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HR Director May Be Individually Liable for FMLA Violations, 2nd Cir. Rules

Managers who possess sufficient power to control employees may be held individually liable for violations of the Family and Medical Leave Act (FMLA), a federal appeals court ruled.

Second Circuit Holds HR Professionals Can Be Liable as ‘Employers’ Under FMLA

The Second Circuit Court of Appeals has recently held that a human resources manager could be held liable as an employer under the Family and Medical Leave Act (FMLA). In issuing its decision in Graziadio v. Culinary Institute of America, the court also articulated standards for FMLA interference claims and association discrimination claims under the Americans with Disabilities Act (ADA).

HR Directors Beware: You Could Be Individually Liable Under the FMLA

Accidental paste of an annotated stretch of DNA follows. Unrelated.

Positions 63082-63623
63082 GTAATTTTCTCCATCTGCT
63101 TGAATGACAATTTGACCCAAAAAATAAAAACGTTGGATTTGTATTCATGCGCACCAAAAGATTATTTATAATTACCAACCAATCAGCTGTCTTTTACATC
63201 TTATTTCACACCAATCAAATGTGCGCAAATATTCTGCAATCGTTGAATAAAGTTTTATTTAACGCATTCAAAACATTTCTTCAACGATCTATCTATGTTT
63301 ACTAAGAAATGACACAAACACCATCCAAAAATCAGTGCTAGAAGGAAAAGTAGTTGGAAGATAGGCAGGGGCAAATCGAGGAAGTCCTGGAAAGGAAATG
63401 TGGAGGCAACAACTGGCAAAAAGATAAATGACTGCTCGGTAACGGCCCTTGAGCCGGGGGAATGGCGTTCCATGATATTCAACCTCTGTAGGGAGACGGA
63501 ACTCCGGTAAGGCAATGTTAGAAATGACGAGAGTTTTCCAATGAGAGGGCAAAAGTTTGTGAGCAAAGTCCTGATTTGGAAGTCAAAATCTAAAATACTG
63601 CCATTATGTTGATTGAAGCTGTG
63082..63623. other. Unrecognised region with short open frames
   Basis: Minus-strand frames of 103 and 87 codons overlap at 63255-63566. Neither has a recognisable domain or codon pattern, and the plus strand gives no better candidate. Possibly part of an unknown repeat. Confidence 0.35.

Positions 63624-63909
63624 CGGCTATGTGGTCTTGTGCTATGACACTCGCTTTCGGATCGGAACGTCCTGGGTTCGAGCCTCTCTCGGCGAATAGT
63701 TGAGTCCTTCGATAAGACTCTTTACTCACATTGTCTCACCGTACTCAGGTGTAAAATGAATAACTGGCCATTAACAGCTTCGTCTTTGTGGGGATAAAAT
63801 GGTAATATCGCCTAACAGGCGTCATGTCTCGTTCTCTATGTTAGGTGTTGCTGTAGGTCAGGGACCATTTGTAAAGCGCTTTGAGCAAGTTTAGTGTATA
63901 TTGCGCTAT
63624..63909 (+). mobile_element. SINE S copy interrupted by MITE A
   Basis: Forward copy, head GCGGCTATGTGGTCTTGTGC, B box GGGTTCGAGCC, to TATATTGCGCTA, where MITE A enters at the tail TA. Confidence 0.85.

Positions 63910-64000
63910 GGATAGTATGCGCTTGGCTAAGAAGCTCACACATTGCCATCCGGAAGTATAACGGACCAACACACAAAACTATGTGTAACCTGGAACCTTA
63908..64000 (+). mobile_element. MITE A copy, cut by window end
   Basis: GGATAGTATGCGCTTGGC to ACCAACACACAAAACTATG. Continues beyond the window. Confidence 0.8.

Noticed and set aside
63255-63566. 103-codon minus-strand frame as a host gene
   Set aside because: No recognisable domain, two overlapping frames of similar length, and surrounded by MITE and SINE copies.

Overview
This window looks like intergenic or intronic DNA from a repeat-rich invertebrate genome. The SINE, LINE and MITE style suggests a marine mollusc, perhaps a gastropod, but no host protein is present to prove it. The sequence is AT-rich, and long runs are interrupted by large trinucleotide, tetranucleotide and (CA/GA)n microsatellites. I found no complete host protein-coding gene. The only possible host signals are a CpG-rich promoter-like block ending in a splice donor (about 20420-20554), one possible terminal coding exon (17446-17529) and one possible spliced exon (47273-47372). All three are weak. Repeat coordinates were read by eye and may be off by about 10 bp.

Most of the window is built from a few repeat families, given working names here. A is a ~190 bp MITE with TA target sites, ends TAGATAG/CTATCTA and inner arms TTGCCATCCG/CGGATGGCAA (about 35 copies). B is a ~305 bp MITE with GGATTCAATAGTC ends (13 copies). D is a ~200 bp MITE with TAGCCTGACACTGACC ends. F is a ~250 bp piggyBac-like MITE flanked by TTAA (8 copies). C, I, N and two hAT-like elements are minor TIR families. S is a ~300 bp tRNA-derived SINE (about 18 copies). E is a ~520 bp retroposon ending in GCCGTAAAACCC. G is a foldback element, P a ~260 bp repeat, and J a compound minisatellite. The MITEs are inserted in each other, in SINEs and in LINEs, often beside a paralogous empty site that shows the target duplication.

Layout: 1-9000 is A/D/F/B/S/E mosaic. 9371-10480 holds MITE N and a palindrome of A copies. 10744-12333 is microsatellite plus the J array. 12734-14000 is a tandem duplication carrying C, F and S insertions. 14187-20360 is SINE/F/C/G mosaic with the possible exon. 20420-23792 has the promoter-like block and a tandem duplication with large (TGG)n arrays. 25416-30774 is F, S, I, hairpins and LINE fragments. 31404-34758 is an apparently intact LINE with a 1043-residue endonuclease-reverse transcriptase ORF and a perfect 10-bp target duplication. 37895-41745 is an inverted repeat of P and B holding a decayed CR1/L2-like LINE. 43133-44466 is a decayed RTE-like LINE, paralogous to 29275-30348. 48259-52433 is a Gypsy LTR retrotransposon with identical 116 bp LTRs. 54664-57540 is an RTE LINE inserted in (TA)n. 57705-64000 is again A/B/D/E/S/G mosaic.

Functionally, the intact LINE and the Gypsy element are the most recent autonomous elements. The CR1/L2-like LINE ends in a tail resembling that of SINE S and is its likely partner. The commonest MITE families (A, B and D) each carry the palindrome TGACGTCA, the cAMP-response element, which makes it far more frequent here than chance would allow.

Employers routinely hire human resources (HR) employees to help the company navigate the myriad laws and regulations governing employment issues. These employees are often tasked with ensuring that the employers do not run afoul of these laws and regulations. For example, when employees request that they be allowed to take a leave of absence, managers often look to the company’s HR employee for assistance in determining when and under what circumstances an employee can take leaves, what documents are required from the employee, when the employee can return to work, and what accommodations, if any, are required when the employee returns to work. It is common — indeed, an accepted and even legally recommended policy — for companies to allow HR personnel to be the “point person” with regard to an employee’s leave of absence request. But, HR employees beware: The Second Circuit recently held that an HR director can be personally liable for violating the Family and Medical Leave Act (FMLA), 29 U.S.C. §§ 2601, et seq. for her conduct in interacting with an employee seeking such leave.
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